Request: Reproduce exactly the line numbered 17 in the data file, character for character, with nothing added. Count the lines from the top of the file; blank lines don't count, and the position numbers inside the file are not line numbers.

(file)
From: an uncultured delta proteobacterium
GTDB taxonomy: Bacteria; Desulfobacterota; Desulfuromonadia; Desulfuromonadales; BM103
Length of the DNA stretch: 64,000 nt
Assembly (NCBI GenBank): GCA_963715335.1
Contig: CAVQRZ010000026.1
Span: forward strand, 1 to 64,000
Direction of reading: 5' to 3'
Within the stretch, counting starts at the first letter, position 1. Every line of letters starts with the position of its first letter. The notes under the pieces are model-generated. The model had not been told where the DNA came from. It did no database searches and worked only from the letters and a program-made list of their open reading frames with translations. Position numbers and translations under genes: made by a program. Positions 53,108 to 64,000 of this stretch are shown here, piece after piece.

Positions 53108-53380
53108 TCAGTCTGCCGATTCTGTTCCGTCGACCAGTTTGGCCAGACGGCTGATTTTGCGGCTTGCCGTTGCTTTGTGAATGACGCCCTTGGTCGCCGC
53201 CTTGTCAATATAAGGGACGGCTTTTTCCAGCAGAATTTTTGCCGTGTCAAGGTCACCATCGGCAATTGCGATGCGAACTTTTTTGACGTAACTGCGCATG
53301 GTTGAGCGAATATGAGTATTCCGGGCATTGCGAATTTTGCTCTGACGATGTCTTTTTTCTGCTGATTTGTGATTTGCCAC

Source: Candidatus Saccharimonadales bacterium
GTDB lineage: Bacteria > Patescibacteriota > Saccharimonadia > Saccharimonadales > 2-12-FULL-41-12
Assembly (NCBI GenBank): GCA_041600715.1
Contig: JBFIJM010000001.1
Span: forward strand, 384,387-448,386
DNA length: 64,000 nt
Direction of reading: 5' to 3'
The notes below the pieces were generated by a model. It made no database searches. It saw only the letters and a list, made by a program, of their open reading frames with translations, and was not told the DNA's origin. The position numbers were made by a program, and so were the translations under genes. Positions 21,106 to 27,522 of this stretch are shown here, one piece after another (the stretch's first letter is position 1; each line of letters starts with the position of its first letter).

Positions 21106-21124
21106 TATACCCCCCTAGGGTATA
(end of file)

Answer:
Span: forward strand, 384,387-448,386